The term “Purchasing Power Parity” (PPP) refers to the economic principle according to which, over time, the value of two currencies should equalise in terms of the cost of a basket of goods and services in those two nations. To ensure that the same number of products and services can be purchased in both nations using the same amount of money, the exchange rate between the two currencies should be adjusted.
The concept of PPP has been based on the law of one price, which claims that in a competitive market, the cost of similar products and services should be the same in multiple locations while accounting for exchange rates and transportation expenses.
There are two primary ways to calculate PPP:
Absolute PPP: This approach uses a single currency to compare the costs of a basket of goods and services in multiple nations. For example, if the exact same basket of products and services costs $1000 in the US but €800 in France, the exchange rate should be altered in such a way that $1 is equivalent to €0.80.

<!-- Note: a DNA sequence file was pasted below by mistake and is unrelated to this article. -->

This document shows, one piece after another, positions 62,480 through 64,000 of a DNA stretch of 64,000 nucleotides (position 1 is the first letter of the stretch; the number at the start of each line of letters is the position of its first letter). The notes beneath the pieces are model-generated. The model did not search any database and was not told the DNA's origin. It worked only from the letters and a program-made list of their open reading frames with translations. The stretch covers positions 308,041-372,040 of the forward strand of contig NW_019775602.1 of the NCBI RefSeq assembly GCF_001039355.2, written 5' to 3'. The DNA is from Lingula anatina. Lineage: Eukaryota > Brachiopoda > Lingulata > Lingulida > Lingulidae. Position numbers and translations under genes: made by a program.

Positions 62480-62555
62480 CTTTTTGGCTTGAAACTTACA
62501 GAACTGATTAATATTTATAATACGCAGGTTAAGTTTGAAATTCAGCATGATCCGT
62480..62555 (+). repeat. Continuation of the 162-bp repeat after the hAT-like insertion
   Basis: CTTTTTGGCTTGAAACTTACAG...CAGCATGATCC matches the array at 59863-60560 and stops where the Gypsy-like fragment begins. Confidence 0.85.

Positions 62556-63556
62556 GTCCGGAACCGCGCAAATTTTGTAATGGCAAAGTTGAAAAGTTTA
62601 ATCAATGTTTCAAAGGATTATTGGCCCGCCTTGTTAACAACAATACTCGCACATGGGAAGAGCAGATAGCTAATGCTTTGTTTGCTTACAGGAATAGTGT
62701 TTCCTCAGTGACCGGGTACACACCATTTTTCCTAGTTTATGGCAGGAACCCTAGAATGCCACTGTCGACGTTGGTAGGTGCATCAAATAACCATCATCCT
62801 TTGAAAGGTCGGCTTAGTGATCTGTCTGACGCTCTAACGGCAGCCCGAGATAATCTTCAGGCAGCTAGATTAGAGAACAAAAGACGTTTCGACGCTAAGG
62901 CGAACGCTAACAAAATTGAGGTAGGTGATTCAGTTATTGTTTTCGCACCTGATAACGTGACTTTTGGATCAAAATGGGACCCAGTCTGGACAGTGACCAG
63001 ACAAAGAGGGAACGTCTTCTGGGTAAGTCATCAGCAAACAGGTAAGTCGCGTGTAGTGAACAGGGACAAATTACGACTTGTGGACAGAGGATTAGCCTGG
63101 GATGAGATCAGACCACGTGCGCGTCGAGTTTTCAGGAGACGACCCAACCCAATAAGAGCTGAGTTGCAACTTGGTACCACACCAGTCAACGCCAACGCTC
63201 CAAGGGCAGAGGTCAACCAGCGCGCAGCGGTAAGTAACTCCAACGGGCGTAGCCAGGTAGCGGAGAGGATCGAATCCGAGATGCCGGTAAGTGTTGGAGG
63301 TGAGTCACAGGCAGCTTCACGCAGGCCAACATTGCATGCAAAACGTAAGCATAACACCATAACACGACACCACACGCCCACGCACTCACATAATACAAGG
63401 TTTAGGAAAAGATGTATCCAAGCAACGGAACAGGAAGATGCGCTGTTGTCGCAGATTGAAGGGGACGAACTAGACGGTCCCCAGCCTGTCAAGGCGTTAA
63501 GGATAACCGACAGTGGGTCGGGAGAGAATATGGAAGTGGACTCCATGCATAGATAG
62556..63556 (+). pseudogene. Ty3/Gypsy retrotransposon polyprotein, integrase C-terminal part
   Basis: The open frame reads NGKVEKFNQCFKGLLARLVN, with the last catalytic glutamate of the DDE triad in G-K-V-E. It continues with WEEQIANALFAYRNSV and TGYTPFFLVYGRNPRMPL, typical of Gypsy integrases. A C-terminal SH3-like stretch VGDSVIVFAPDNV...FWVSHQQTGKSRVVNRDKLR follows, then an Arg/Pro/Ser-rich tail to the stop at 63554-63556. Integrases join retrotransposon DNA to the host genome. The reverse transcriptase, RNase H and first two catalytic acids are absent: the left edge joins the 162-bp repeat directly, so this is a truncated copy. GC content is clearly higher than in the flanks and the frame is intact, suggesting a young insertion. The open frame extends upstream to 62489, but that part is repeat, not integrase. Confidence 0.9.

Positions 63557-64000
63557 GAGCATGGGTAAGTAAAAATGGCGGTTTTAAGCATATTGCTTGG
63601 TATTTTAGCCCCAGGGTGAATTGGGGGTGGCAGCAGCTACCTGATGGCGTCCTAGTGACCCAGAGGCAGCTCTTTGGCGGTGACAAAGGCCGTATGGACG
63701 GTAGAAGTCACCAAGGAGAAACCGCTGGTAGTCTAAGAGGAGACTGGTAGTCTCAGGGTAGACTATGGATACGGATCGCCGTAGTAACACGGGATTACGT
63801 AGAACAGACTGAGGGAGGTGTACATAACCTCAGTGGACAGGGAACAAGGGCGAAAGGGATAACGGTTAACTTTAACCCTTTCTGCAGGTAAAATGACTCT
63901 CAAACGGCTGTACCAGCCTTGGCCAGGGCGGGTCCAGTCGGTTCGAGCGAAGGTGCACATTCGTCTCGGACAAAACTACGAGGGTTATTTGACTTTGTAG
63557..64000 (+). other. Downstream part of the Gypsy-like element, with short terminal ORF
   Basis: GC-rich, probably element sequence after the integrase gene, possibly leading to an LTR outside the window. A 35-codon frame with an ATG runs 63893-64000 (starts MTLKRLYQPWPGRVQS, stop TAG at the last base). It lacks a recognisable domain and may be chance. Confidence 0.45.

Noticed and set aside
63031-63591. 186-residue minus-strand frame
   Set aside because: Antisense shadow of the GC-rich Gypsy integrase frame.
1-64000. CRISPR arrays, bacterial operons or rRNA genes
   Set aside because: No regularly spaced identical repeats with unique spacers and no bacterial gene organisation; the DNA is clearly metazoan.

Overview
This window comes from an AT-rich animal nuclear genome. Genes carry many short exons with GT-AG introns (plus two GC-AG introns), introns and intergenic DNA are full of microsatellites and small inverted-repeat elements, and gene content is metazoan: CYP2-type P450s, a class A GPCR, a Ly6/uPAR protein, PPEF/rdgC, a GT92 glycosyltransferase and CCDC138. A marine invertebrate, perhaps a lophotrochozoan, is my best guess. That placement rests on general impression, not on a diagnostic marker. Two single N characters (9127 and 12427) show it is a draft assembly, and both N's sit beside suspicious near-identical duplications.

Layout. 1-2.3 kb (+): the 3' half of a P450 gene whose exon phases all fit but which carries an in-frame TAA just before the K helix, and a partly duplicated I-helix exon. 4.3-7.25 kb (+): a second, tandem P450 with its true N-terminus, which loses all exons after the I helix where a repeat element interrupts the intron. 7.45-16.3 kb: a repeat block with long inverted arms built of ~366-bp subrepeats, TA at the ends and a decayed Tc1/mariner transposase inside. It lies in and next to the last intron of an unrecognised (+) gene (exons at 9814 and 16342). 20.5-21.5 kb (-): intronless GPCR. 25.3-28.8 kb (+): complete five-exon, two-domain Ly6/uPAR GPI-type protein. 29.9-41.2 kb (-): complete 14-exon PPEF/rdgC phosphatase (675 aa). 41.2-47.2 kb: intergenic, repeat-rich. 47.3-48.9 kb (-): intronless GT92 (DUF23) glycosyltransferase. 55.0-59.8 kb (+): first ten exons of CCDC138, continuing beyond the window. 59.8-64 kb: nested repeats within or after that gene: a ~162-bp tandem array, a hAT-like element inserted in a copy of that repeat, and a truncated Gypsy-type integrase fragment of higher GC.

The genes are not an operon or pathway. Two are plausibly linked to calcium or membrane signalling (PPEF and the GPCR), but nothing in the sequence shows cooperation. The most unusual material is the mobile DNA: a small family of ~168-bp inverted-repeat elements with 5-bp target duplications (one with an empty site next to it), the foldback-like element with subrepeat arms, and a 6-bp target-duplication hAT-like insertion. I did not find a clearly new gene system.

Relative PPP: This approach analyses the rates of inflation in two nations, and it assumes that the exchange rate will vary in line to preserve the same relative costs of goods and services. For instance, if the inflation rate in Germany is 1% and 2% in the United States, the exchange rate should be altered to ensure that the cost of the same basket of goods and services is maintained in both nations.
PPP affects foreign trade and investment in several ways, including:
- It may have an impact on international trade in products and services. A country may unfairly benefit from the exchange rate if it does not represent the relative costs of products and services.
- It may affect international payment balances as well. A country may experience a trade imbalance if its currency is overvalued as a result of a high exchange rate, making its exports less competitive and its imports cheaper.
- The computation of the GDP and other economic indices may also be impacted by PPP. Exchange rates that do not accurately represent the relative costs of products and services might result in inflation and economic growth statistics that are erroneous.
In conclusion, PPP acts as a crucial idea in economics and global commerce as it explains how exchange rate fluctuations and its influence on trade and investment flows.